I grew up in the seventies. The feminist movement was very much a part of the social context I was living in, even way out in the sticks of the Great Plains. All in The Family was forever making patriarchal men look like the joke they actually are. One Day at a Time and Alice gave us a realistic view of what being a single working woman was like at the time, while Mary Tyler Moore and Rhoda presented to us the ideal of all life could be for a single working woman. Betty Friedan and Erica Jong were on our book shelf. I was reading "Diary of a Mad Housewife" and Redbook magazine in middle school. Helen Reddy was belting out "I am woman, hear me roar..." from the radio and record player.
Many of the messages were mixed. It's great to be a woman, but it really sucks to be a mother. It's great to have sex, but it really sucks to be pregnant. You can do anything you want, but if you choose to stay home and love on your kids you will go insane. You can do anything you want, but if you WANT to stay home and love on your kids you are a cowardly, dependent, woman-child. Look at Edith Bunker- your husband won't respect you, society won't respect you, and you'll get all vaque and clouded in your thinking. Smart women do not stay home and raise children. If the man is keeping women down, then children are the tools he uses.
Feminists will often deny what I'm about to write, but then the movement can't learn from it and move on toward it's higher objectives of equal power for women in society. So here's the big scoop, the reason for the backlash that brought on home schooling and patriarchy among other things. You ready?
We who were daughters, children during the seventies, got the message. The message we got was this: we were hated. Children are an obstacle to get around. Children suck. Caring for children is low, low, low on the feminist's list of things she might want to do with her time. There is nothing lower than child care, except maybe house keeping. We were a hindrance to our mothers' "higher" aspirations.
(This could even account for why so many view abortion solely in terms of cruel, selfish women "getting rid of unwanted children". My generation feels this acutely in our inmost being. In my experience, this is rarely the reason a woman chooses abortion. Women who choose abortion rarely do so flippantly, and it is often a heart-breaking decision based on compassion, for those who bother to research it IRL. Still, to a generation who grew up knowing we were considered an unwanted inconvenience to our mother's aspirations, it is easy to believe that this is the only reason women seek abortion. "Pro-life" propaganda exploits this to the hilt.)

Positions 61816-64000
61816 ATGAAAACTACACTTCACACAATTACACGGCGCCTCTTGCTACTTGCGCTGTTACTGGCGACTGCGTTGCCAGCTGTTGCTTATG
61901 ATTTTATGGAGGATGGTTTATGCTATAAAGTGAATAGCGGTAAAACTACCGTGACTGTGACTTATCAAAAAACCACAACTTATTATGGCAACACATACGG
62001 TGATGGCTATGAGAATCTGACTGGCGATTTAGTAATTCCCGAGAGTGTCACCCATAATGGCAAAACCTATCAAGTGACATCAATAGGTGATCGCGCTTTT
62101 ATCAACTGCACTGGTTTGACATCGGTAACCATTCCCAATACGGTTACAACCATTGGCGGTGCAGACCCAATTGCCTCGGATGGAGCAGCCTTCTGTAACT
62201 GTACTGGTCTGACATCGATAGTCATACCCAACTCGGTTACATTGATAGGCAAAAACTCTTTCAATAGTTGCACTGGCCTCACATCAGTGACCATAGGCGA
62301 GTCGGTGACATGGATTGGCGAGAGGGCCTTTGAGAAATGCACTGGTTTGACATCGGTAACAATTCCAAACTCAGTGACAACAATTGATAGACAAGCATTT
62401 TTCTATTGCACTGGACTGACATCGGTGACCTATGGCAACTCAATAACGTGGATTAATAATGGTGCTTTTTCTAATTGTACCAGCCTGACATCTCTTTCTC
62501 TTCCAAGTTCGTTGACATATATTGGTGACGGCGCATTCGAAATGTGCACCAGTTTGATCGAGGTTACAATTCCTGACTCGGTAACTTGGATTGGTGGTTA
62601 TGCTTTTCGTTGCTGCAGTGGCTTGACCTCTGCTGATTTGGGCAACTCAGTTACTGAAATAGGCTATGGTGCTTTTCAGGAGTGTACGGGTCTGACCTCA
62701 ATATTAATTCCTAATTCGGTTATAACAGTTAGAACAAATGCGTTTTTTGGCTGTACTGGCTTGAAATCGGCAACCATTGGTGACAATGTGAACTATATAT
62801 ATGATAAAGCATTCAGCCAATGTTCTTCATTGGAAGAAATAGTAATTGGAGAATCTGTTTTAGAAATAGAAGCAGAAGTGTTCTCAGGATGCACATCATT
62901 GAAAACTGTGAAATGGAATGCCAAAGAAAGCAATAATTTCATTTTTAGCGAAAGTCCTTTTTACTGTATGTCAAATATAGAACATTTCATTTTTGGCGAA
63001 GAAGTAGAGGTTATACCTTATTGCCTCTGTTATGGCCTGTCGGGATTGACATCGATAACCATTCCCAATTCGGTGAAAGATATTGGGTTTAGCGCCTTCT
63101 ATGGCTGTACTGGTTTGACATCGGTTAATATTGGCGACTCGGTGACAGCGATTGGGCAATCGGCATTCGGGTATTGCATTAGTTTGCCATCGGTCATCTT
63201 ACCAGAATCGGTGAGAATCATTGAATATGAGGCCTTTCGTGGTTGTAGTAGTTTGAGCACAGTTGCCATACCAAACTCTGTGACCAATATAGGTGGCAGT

Now my own problematic situation was further complicated by my mom's personality disorder. She would have been a mess to live with no matter what philosophy had been popular during my childhood. I have written on the blog that the only way my own childhood could have been worse was if my mom had been a home-schooling SAHM. That's because she would still have been completely self-focused and uninterested in meeting the needs of anyone's heart but her own. NPDs are just that way.
But the feminist movement is culpable in that they agreed with her that children were a pain in the butt and caring for them, both physically and emotionally, was beneath her and a waste of her time and life.
That is the fatal flaw in feminism, the way I see it. The idea that childcare is lowly and demeaning and not for smart woman is the real reason for the backlash against feminism that has filled churches across America and actually resonated with the hearts of both men and women.
We were those children.